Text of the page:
Monday, July 5, 2010

Let the Light Fall

In my prayer this morning St. Benedict's words from the rule kept moving through my mind:

Keep death daily before your eyes.
I have lost a number of friends to cancer recently and so my meditation turned into a question, "How do I feel about the impermanence of life?" In a world that makes such a god of time, how do I feel about this fleeting god? As I continued to meditate on the reality of death I knew immediately that I would like for death to be as much of a friend as possible. And so I turned to thoughts on "daily dying." Every little death brings life. The image that came to me in my prayer is that of little bits of light falling on me at every moment, at every death. All death, even the daily dyings, involve some kind of surrender. If I live with my eyes wide open that surrender can be life giving.
Use the picture above for your own reflection. It was taken on the beautiful grounds of Mt St. Francis Spiritual Center in Ringwood, New Jersey where I just led a 5-day silent retreat. It is a sunset picture and notice how the light is falling so gently on the dying day. As I prayed in joyful and painful remembrance about the friends I have lost through death, especially death to cancer, a poem by Mary Bradish O'Connor came to my mind. I found it in my poetry archives marked, "favorites" and decided to share it here in my post on thoughts about dying.
Get over it. there's a tear in the fabric
of forever and it's just the way
it is. God didn't tap you on the back
because you were a bad girl and today
you pay for it. You did nothing wrong.
It wasn't all the walks you didn't take
or Irish luck that tossed you headlong
into cancer. Consider this a wake-up
call and live your gift of days with joy.
Walk the edge where air is thin and clear,
where fear can take you further.
It's just another country.
Chin up. Step through the door.
Each breath in, a miracle.
Each breath out, a letting go.
--Taken from "Say Yes Quickly"
by Mary Bradish
-Pot Shard Press 1997
When I first read this poem it was an ouch-poem. I didn't quite know what to do with it. I wasn't sure I could ever read it to a friend who had cancer; but then I thought that I would very much like for someone to read it to me if I had cancer. Knowing that the author wrote it after her diagnoses of ovarian cancer moves me deeply. The words, "It's just another country," have remained with me as have the words: "Each breath in, a miracle and each breath out, a letting go." That is something I can begin to practice right now. I, who, try daily to keep death before my eyes choose impermanence as my daily companion. The comforting part of my meditation today is a vision of the light falling around me at every moment. There is always something/someone dying. Let the light fall on all our daily dyings.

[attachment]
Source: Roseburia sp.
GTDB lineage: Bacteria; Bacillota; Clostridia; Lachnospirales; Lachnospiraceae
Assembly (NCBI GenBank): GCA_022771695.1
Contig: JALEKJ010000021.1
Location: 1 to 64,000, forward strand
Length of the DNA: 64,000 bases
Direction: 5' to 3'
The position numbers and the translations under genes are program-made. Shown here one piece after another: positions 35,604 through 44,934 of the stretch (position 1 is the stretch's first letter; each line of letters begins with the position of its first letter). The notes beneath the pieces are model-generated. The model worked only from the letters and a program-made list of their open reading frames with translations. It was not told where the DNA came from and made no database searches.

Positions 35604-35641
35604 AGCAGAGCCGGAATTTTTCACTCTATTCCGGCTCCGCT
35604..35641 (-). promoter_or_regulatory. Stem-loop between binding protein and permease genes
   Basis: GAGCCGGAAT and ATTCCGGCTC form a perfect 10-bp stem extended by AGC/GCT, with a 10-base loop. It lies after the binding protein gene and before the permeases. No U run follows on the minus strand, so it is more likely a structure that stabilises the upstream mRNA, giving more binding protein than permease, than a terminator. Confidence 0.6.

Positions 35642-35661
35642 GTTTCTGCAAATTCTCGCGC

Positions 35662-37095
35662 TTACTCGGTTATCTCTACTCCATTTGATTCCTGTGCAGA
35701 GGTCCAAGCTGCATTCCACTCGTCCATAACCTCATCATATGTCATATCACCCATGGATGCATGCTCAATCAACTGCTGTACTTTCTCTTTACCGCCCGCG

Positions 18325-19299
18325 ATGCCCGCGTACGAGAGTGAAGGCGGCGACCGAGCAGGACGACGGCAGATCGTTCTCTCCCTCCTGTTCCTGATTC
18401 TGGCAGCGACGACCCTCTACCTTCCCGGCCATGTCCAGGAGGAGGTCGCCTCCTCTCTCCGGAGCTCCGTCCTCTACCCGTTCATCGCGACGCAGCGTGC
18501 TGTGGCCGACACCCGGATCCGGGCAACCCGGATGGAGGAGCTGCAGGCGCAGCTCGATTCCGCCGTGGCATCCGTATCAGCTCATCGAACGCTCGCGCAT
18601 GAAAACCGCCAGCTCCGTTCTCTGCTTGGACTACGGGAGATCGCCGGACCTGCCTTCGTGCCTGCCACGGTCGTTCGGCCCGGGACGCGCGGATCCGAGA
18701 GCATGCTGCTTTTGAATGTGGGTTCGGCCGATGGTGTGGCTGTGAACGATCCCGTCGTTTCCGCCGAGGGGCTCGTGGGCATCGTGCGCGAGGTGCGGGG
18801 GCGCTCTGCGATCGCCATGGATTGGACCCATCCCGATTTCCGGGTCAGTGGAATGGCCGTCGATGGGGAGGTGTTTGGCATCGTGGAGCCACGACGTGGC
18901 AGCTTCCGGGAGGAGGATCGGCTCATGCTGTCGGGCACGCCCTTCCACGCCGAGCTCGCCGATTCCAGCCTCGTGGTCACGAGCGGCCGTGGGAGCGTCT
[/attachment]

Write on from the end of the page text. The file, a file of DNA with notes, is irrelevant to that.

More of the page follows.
Oh! Let the Light fall!


  1. It was very important for me to hear from a doctor friend that my breast cancer was not Godde's way to make me pay for my sins. It was liberating and empowering: suddenly I could fight cancer with both hands. Otherwise, one would have ever been tied in my back.
    Cancer is random.

    And yes, it was a wakeup call, a time to look at my life to forgive and say thank you. And there was so much destruction all around me. Hardly a relationship left standing.

    Also this is when I realize that all that I was, that I am, to my heartbeat, is Godde's.
    So this small cancer that scared me so, the idea of which still scares me every year when it's time to go for the yearly checkup, has been a give. A second chance.

    It has also given me time to have death tame me to the idea that some day I will step into the light. As John O'Donohue wrote, death was born with me and is a daily companion...

    Thank you for this.

  2. I remain awed. Thank you for affirming "Keep death daily before your eyes." In the past year, I recognized death looking at me for 'friendship,' but thought "How crazy is this?" I knew no one who befriended death.
    With split will, I sat with it. One part welcoming, two parts fearing. The welcoming part did see the light...
    Father Meninger defined humility as "Knowledge of truth." When one recognizes a truth, what can you do but respond? My experience has taught me that life and death walk beside me and I need to acknowledge both of them during my life journey... ("remember them"?) how odd, yet how liberating...

  3. Thank you for this posting, Macrina. I am a breast cancer survivor and recently blogged about my own experience. It was a difficult decision to share such an intimate experience with the world, however the experience so informs my being in the world now that I could not "be myself" without sharing it. I love the poem and am grateful to know it. I blogged about your posting on my blog and linked to your posting in hopes of sharing it with more people. Namaste.

  4. This poem is quite breathtakingly beautiful and life-affirming.